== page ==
Helen Manson Andrews
Editors note: From time to time we like to add
some of Helen Andrew’s articles she wrote for the Taconic
hope you will enjoy this article..
I heard the little house wren chattering around the yard and
I was glad to have them back. They can be found in parks,
open woods and around farmland as well as your yard. The
male arrives first and establishes a territory and often builds
dummy nests in
available nest sites. When the female arrives, they may or
may not accept the chosen site and incomplete nest. If she
does, she will
finish it by making a nest cup of grass, plant fibers, feathers
or hair to the back of the twigs that have been placed in the nest
box, natural cavity, fence post or old woodpecker hole. Now
she will lay her eggs, five to eight, and incubate them along. The
pair is not permanently mated and may form a new pair bonds between
The house wren is just one of the wren family that
we have here. And the most common and the best known. The
Carolina wren is larger and not seen in most yards.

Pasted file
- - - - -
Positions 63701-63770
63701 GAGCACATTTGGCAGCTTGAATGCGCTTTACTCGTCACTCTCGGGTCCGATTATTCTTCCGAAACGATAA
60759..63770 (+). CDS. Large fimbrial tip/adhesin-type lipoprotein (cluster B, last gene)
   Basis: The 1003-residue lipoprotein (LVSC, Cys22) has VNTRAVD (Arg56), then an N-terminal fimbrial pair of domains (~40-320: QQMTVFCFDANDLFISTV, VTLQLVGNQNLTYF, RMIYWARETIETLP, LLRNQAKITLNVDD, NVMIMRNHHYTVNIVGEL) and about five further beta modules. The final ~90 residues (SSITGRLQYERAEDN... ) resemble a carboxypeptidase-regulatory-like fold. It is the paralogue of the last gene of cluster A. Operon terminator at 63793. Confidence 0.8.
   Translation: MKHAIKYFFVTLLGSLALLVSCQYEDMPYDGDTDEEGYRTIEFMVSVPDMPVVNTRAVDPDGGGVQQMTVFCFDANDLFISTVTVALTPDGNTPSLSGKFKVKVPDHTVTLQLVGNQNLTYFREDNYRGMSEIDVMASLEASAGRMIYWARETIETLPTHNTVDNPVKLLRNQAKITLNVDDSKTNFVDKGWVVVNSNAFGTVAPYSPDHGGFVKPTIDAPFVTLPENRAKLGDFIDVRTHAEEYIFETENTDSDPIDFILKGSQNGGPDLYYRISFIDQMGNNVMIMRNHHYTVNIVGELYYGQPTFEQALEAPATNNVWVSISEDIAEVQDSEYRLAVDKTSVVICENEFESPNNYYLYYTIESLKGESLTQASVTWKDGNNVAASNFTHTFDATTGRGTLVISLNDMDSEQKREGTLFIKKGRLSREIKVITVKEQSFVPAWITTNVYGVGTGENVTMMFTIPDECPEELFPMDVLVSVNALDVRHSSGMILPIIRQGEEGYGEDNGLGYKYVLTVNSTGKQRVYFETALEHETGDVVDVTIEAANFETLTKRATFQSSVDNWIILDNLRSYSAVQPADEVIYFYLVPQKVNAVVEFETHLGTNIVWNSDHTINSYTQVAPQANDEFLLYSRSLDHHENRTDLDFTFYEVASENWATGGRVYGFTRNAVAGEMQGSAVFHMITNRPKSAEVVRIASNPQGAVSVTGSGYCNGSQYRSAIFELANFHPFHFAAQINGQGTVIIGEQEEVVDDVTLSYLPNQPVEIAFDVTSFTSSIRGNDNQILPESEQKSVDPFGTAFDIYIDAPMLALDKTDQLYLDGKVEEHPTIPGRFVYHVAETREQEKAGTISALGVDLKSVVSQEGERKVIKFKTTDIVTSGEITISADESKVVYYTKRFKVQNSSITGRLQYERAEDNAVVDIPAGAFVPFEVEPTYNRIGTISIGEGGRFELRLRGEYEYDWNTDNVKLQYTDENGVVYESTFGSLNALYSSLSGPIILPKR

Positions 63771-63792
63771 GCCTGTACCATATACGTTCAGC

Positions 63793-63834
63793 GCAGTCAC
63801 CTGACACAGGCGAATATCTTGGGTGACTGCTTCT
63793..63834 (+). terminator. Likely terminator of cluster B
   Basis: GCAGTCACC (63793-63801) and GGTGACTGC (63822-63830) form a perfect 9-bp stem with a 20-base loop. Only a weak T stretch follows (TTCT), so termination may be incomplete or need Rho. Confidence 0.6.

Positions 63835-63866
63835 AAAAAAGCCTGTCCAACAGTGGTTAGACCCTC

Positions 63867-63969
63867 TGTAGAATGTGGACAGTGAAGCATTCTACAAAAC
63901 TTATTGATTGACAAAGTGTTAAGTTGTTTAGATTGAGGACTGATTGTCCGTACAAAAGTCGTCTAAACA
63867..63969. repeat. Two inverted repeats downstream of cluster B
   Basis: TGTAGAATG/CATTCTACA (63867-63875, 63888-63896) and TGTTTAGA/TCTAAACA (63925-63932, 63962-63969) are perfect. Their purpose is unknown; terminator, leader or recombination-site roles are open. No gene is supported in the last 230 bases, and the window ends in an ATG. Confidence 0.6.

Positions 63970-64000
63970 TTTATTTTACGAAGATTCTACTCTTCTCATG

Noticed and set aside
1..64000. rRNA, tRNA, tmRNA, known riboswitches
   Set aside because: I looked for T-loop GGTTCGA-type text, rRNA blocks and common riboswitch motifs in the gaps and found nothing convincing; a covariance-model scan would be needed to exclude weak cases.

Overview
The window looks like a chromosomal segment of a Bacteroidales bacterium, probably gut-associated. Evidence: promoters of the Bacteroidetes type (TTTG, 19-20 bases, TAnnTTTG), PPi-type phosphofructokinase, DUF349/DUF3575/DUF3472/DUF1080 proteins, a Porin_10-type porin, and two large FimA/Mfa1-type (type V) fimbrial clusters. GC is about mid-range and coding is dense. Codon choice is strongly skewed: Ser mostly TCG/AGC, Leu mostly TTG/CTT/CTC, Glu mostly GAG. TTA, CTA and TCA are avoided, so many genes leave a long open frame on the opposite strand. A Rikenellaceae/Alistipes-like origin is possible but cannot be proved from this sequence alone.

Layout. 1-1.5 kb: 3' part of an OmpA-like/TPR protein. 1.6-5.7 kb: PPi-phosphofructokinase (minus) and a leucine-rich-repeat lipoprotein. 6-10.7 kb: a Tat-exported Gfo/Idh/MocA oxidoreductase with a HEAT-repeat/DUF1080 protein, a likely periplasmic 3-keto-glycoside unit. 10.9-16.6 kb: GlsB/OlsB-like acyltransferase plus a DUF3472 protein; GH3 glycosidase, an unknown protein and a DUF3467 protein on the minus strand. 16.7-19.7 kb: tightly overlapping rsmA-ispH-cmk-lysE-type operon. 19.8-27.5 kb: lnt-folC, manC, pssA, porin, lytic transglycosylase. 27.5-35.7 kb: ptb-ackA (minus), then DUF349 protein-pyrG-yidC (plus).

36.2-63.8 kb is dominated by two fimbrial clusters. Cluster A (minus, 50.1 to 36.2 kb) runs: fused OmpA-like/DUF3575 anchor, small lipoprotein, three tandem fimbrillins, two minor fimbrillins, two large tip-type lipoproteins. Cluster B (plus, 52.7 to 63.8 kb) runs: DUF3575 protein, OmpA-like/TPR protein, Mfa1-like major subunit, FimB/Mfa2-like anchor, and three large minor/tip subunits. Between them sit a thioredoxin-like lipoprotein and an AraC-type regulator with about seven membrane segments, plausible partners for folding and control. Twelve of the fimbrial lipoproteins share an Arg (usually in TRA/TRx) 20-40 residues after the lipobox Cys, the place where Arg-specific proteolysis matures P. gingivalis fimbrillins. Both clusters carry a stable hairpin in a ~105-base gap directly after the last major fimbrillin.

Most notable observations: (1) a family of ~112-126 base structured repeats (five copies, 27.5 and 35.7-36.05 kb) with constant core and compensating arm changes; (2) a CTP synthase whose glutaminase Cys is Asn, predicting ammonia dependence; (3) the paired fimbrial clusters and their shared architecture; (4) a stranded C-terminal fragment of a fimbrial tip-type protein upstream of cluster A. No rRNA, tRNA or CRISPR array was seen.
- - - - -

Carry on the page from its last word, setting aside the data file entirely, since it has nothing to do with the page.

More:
It can be found in brushy woods, thickets, farmland and garden areas. They,
nest in cavities, often in out buildings, old stone walls and under bridges.
Both the male and the female build the bulky nest of leaves, twigs, rootlets
and debris and often it is domed over. The female incubates the eggs, four
eight of them, and the male feeds his mate as she sits on the nest.
The winter wren is the smallest and will nest in
damp woods, along streams and under upturned roots. Like
the house wren, the male winter wren builds dummy
nest. The marsh wren is the fourth member of this family that nests in
the county. They nest in freshwater or brackish marshes and lash their
reeds and rushes. Like the other wrens, the male builds a nest but the
female builds the nest for her eggs and places a short sill at the entrance that
male’s nest lacks.
All the wrens have a cascade of bubbly song but
each one is quite different. The winter wren is the most
beautiful singer of all the longest song, a real
joy to listen to. They all eat insects and will take a large quantity to feed
the growing young.
Over Dutchess, May
Originally published in the Taconic